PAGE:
Appeal from two judgments of the United States District Court for the District of Connecticut (Jose A. Cabranes, Judge) holding, in the first, that federal defendants had not taken action sufficiently final to be reviewed by the Court and, in the second, that final approval of the I-84/I-86 Connector complied with applicable environmental and administrative law. Affirmed.
Before Cardamone and Winter, Circuit Judges, and Conner, District Judge.*fn*
This is an appeal from Judge Cabranes' decision dismissing as premature plaintiffs' challenge to the adequacy of the Environmental Impact Statements (EIS's) prepared for two proposed sections of Interstate Highway 84 (I-84), and rejecting various challenges to the Federal Highway Administration's (FHWA) and United States Department of Transportation's (DOT) final approval of a connecting route between I-84 and Interstate Highway 86 known as the "I-84/I-86 Connector." 504 F. Supp. 314 (D.Conn.1980); 519 F. Supp. 523 (D.Conn.1981). Familiarity with Judge Cabranes' opinions is assumed.
In 1968, Congress provided for the construction of an additional 1,500 miles of interstate highway and, on December 13 of that year, DOT approved construction of a link between Hartford, Connecticut and Providence, Rhode Island.
On January 1, 1970, the National Environmental Policy Act (NEPA), 42 U.S.C. §§ 4321-4361 (1976), became law. Portions of the proposed I-84 already under construction were exempt from the NEPA. The Act applied, however, to the yet unconstructed portions and the Connecticut Department of Transportation (CDOT) had to submit EIS's, 42 U.S.C. § 4332, with respect to three portions of the proposed highway. The first, Section I, involves construction of a 12.6 mile segment of I-84 from Bolton to Windham, Connecticut. The second, Section II, is a 17.8 mile segment of I-84 from Route 6 in Windham to Killingly, Connecticut, at the Rhode Island border. Rhode Island authorities were to submit the EIS as to the Rhode Island segment of I-84. The third, the so-called I-84/I-86 Connector, comprises roughly five miles of improvements and new construction in the greater Hartford area to link portions of the two interstate highways and to alleviate local traffic.
In 1972, draft EIS's (DEIS's) were submitted for Sections I and II, and were the subject of hearings in several Connecticut towns. In December, 1975, the final EIS (FEIS) was submitted for Section I to the FHWA regional office and, in January, 1976, a FEIS was submitted for Section II. In 1978, both documents were sent to Washington, D.C., for FHWA approval known as "prior concurrence." See 23 C.F.R. § 771.14(c) (1980).*fn1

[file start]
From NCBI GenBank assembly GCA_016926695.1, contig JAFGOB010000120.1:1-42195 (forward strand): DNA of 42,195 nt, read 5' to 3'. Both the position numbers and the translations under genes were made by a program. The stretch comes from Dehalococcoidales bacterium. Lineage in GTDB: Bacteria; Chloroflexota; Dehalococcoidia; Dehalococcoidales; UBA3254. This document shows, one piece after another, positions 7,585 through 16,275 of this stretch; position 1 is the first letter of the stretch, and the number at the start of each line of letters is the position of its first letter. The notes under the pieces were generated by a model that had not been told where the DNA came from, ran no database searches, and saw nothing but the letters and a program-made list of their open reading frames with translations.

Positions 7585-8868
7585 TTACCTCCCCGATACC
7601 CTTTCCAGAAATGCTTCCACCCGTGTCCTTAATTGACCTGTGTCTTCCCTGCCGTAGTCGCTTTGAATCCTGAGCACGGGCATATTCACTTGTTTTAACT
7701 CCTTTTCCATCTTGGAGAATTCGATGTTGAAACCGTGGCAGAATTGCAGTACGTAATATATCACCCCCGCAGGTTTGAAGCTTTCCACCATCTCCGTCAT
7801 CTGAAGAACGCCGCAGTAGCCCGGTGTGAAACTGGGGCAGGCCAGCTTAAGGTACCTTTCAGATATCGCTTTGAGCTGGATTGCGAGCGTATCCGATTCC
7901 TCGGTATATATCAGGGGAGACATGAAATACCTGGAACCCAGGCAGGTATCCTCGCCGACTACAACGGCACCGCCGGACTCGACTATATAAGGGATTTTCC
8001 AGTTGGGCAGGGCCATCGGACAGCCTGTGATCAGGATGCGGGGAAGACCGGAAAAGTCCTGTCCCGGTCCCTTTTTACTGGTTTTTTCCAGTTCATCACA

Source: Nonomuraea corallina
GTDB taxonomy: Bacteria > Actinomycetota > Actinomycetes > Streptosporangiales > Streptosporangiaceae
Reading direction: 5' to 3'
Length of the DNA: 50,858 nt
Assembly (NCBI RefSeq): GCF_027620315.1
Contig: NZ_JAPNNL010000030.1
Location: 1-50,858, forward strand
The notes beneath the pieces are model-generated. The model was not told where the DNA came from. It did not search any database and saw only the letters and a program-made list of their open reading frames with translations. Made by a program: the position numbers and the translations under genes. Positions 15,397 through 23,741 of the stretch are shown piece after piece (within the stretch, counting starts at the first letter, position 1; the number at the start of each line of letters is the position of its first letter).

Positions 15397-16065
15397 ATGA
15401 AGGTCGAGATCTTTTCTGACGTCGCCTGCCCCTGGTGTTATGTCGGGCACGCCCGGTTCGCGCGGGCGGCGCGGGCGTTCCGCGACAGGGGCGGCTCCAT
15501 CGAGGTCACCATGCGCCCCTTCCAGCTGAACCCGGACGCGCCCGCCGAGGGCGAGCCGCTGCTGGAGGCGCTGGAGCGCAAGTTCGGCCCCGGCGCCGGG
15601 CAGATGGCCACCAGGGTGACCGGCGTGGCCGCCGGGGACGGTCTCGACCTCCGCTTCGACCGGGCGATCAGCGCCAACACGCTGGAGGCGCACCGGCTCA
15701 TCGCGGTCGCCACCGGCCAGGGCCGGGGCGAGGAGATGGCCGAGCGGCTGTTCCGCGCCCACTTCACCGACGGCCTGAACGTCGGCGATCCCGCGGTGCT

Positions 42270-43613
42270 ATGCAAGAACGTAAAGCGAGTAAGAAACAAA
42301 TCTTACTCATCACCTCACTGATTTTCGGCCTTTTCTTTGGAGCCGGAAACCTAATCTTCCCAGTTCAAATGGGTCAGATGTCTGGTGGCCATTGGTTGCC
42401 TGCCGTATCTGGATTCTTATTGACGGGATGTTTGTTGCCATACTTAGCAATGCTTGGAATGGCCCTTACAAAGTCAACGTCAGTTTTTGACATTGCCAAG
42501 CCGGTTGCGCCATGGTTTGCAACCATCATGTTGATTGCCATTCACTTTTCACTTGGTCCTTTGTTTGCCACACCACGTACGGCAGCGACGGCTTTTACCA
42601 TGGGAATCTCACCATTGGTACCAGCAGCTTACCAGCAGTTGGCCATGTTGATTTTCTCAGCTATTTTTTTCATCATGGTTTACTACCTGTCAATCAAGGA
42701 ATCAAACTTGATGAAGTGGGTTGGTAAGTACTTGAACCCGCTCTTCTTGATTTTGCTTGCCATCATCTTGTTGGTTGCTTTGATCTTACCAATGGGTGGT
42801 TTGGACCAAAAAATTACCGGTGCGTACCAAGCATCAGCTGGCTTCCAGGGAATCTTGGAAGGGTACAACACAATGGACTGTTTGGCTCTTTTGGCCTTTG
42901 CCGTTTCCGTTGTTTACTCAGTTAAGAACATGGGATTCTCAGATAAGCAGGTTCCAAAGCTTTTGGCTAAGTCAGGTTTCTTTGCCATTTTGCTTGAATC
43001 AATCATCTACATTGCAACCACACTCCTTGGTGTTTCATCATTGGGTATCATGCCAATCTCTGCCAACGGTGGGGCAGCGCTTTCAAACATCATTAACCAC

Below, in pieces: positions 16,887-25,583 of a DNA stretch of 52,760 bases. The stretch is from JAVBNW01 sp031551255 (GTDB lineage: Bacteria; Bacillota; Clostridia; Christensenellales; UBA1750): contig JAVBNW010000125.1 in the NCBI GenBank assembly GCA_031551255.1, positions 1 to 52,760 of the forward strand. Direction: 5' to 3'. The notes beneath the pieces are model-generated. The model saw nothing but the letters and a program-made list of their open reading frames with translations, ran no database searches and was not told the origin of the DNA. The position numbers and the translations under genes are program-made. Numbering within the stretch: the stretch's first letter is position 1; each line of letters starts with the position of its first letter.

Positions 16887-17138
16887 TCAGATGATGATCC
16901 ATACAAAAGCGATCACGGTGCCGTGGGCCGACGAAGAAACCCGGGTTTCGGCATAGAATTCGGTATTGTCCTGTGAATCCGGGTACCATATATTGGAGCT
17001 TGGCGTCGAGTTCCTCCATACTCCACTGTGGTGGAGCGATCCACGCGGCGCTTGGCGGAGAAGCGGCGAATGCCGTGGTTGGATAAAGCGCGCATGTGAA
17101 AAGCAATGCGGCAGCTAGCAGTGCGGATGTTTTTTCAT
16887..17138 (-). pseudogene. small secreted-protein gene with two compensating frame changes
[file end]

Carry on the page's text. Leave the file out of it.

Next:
In 1976, a DEIS was prepared on the I-84/I-86 Connector. This DEIS included a so-called "Section 4(f) statement," see 23 C.F.R. § 771.19 (1980), required because the proposed Connector would use land set aside as a public park. This DEIS was submitted for comment to public agencies and private organizations and public hearings were held in East Hartford and Manchester, Connecticut. In 1978, a FEIS was prepared, submitted to, and approved by, the FHWA regional office and forwarded to Washington, D.C., for prior concurrence.
In June, 1979, the FHWA deferred action on the three requests for prior concurrence because of differences with the Environmental Protection Agency (EPA). By the fall of 1979, issues concerning air quality in the Connecticut portion of the road had been resolved. Initial plans for Rhode Island construction, however, proposed the use of watershed land of the Scituate Reservoir, the main water supply for the greater Providence area, and the EPA pressed for further study of alternatives.
On October 12, 1979, Acting Assistant Secretary of Transportation Charles Swinburn gave conditional approval to the FEIS's on Sections I and II. Design work was authorized but expressly conditioned on either final approval by the DOT of an EIS for the Rhode Island segment or supplementation of the FEIS's as to the environmental impact of the Connecticut portion of I-84 on Rhode Island. The FEIS on the I-84/I-86 Connector was unconditionally approved. The FHWA Regional Administrator adopted the Agency's recommendations and informed the public, relevant state agencies, and the EPA. 23 C.F.R. § 771.14(d) (1980).
The conditional approval of Sections I and II sparked additional controversy within the federal government. On December 13, 1979, the EPA took its dispute with the FHWA to the Council on Environmental Quality (CEQ).*fn2 The EPA contended that even the limited approval given Sections I and II committed I-84 to a location in Connecticut which was "biased) against the selection of alternative non-watershed corridors in Rhode Island; and ... create(d) a situation of maximum danger to the Scituate Reservoir." The EPA requested that CEQ rescind the FHWA's conditional approval with respect to Sections I and II. No challenge was made to the approval of the FEIS covering the I-84/I-86 Connector.
On April 30, 1980, CEQ Chairman Gus Speth informed Secretary of Transportation Neil Goldschmidt that, in CEQ's view, the conditional approval of design work on Sections I and II violated NEPA. He noted that even conditional approval
... limits and prejudices the choice of alternatives in the new Rhode Island EIS and the possible supplemental Connecticut EIS and ...